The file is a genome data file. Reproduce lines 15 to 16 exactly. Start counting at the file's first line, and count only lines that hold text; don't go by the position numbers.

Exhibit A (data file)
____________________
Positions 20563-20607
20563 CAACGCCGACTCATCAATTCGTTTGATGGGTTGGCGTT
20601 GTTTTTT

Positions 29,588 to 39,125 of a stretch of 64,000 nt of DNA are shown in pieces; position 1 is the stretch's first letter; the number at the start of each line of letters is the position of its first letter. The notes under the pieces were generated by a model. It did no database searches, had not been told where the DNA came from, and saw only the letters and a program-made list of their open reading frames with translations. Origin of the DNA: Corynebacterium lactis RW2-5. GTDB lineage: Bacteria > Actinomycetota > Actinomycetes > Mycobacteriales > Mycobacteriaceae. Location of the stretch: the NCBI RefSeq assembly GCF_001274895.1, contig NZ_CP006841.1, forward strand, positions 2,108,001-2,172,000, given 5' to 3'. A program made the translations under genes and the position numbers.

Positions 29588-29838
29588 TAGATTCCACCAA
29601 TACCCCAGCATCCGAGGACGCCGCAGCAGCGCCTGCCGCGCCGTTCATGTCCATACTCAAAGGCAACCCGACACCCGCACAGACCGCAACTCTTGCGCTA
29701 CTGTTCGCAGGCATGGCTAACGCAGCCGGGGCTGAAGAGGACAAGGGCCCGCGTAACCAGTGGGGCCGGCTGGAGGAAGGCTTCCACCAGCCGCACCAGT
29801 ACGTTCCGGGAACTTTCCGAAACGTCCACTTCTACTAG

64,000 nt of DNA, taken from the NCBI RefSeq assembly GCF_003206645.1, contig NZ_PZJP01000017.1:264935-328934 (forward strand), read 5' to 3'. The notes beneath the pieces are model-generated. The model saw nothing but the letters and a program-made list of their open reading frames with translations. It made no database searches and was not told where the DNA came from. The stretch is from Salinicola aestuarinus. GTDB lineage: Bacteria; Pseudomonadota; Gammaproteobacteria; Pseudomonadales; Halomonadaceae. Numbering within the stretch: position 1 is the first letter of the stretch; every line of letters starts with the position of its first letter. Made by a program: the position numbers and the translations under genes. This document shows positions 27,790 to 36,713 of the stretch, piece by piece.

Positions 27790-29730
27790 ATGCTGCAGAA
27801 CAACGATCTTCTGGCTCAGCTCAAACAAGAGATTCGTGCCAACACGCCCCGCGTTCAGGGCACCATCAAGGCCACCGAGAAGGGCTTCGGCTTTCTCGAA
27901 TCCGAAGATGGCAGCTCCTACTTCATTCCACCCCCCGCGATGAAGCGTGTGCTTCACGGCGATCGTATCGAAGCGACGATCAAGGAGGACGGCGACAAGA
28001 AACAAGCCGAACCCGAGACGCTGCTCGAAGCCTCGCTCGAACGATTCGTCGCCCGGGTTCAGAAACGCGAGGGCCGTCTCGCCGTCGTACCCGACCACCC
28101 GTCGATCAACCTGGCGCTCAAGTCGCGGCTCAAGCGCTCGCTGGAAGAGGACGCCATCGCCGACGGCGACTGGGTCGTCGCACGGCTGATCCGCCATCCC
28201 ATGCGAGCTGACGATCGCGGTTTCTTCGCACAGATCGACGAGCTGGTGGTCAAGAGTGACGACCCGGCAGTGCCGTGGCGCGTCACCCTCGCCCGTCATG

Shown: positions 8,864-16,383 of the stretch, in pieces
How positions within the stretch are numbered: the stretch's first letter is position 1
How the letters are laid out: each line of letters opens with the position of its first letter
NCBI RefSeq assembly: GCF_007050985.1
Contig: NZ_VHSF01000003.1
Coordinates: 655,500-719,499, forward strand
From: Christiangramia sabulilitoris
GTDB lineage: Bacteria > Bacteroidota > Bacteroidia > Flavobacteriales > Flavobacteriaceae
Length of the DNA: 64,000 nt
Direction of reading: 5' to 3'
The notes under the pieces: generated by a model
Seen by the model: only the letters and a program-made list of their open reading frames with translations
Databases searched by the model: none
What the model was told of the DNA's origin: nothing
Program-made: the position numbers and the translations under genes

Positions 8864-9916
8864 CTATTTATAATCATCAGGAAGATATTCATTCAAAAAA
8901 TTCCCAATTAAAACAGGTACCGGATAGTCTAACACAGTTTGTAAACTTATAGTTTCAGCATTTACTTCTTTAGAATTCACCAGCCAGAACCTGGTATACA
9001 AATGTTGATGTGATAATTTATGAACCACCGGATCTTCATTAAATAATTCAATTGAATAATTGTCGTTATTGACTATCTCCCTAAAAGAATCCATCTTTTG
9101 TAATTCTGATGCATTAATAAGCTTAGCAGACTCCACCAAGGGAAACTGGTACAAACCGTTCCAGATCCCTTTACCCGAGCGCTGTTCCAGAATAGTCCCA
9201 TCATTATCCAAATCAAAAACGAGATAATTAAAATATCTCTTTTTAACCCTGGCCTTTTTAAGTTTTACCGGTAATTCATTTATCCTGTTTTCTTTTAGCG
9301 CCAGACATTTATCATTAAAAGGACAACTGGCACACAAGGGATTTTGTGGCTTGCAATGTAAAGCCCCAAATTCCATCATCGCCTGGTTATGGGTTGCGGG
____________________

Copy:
28001 AACAAGCCGAACCCGAGACGCTGCTCGAAGCCTCGCTCGAACGATTCGTCGCCCGGGTTCAGAAACGCGAGGGCCGTCTCGCCGTCGTACCCGACCACCC
28101 GTCGATCAACCTGGCGCTCAAGTCGCGGCTCAAGCGCTCGCTGGAAGAGGACGCCATCGCCGACGGCGACTGGGTCGTCGCACGGCTGATCCGCCATCCC